Synopses & Reviews
McSweeneys began in 1998 as a literary journal that published only works rejected from other magazines. Today, it has grown to be one of the countrys best and largest-circulation literary journals, attracting works from some of the finest writers in the country, including David Foster Wallace, Ann Cummins, Rick Moody, Heidi Julavits, Jonathan Lethem, William T. Vollmann, and many new talents. McSweeney's publishes on a roughly quarterly schedule, and each issue is markedly different from its predecessors in terms of design and editorial focus. It has grown to be one of the country's best and largest-circulation literary journals. The journal is committed to finding new voices, publishing work of gifted but underappreciated writers, and pushing the literary form forward at all times. We have no idea what Issue 20 will be.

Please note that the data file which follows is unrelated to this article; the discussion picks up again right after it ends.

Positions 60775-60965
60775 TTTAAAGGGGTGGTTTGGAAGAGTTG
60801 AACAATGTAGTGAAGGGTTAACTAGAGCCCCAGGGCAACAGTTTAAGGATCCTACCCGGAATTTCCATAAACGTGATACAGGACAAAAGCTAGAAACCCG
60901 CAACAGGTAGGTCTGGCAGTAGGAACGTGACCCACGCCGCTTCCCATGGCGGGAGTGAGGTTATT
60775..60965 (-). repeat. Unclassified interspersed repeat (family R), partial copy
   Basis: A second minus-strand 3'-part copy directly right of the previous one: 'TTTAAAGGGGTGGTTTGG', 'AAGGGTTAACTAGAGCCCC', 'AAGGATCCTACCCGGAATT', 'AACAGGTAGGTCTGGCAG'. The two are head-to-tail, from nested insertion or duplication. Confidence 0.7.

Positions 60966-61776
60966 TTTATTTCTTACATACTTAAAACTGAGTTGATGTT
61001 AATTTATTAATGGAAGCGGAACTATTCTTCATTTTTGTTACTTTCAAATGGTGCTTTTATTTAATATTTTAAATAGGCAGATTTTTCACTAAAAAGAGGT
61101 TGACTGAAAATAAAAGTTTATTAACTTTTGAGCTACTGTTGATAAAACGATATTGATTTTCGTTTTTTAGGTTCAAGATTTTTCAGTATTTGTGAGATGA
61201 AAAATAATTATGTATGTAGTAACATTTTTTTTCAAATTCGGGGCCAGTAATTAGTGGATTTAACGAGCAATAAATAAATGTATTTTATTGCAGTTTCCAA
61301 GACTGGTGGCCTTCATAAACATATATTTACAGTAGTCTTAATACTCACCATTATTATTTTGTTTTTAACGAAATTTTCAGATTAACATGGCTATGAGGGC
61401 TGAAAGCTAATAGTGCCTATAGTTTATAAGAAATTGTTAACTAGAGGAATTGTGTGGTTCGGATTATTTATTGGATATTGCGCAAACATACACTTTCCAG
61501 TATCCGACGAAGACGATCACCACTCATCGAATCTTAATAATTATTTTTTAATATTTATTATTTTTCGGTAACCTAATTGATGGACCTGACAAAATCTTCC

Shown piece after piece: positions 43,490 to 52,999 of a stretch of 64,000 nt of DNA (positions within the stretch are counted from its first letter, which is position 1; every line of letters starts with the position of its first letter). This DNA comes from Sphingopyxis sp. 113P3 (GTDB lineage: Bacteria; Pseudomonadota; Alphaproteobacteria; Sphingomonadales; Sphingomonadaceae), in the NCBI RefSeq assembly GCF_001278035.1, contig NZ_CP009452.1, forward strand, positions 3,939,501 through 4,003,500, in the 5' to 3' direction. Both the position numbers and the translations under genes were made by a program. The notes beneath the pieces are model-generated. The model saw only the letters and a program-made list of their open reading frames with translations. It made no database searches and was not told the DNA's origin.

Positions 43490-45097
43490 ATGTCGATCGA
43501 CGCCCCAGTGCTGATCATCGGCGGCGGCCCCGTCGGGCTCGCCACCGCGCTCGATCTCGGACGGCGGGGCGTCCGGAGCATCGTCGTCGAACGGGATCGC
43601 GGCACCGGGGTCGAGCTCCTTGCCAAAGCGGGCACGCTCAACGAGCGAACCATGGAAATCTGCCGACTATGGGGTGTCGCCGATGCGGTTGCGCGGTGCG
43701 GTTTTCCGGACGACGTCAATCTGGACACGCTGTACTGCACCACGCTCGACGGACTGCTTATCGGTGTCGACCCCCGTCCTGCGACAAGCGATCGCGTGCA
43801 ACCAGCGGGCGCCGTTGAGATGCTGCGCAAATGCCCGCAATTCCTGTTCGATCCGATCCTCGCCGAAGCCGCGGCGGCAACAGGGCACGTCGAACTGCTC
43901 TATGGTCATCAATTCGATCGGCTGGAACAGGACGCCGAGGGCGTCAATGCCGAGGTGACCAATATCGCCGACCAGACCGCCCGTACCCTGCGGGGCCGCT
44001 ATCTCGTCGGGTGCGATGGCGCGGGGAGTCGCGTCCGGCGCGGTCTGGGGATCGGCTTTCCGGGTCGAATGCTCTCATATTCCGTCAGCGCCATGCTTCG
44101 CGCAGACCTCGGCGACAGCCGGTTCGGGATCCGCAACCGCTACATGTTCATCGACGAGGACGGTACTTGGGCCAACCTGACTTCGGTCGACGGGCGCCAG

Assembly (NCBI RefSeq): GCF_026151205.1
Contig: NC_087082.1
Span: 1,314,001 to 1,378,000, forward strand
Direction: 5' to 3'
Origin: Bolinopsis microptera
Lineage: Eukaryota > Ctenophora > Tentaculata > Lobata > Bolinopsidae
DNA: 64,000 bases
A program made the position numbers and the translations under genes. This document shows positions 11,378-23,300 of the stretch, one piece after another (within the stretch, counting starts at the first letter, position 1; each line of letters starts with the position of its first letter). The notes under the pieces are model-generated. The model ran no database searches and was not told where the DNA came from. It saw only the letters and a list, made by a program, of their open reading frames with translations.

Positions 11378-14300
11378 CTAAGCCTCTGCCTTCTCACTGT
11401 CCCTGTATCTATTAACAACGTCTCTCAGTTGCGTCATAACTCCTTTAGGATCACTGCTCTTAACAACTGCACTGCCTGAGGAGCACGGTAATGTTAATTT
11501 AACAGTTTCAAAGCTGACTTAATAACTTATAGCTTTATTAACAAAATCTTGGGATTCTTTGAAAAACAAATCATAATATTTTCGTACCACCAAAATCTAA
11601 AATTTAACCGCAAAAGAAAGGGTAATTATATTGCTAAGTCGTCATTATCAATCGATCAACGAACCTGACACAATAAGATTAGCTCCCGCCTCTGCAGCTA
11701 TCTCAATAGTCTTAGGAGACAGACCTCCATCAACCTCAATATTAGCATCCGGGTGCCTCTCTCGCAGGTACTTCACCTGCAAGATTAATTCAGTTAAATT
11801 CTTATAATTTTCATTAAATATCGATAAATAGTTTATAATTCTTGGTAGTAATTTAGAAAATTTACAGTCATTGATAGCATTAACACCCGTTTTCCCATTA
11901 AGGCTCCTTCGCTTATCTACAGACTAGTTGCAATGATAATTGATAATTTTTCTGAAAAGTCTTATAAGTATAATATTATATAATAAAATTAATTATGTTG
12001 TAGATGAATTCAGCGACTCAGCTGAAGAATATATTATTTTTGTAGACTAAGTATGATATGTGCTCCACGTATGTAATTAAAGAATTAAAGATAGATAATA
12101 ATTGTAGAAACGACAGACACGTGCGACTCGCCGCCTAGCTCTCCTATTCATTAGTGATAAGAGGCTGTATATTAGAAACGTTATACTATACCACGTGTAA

Our first issue of 2006 turns toward earlier and equally uncertain years, traveling back by way of pamphlets, info-cards, and letters addressing bygone conflicts and still-constant concerns. Expect, among other recovered works, carefree strategies for insurgencies in Nicaragua, astrological advice for the Nixon/Agnew campaigner, sanguine guidance for the soldier stationed in the Middle East at mid-century, and commonsense reinforcement for the doughboy drifting toward a gonorrhea infection. Also: T.C. Boyle's feral child novella and additional quasi-historical work by new writers.
The latest collection from the literary journal that publishes only works rejected from other magazines, and is committed to publishing work of gifted but underappreciated writers, is presented.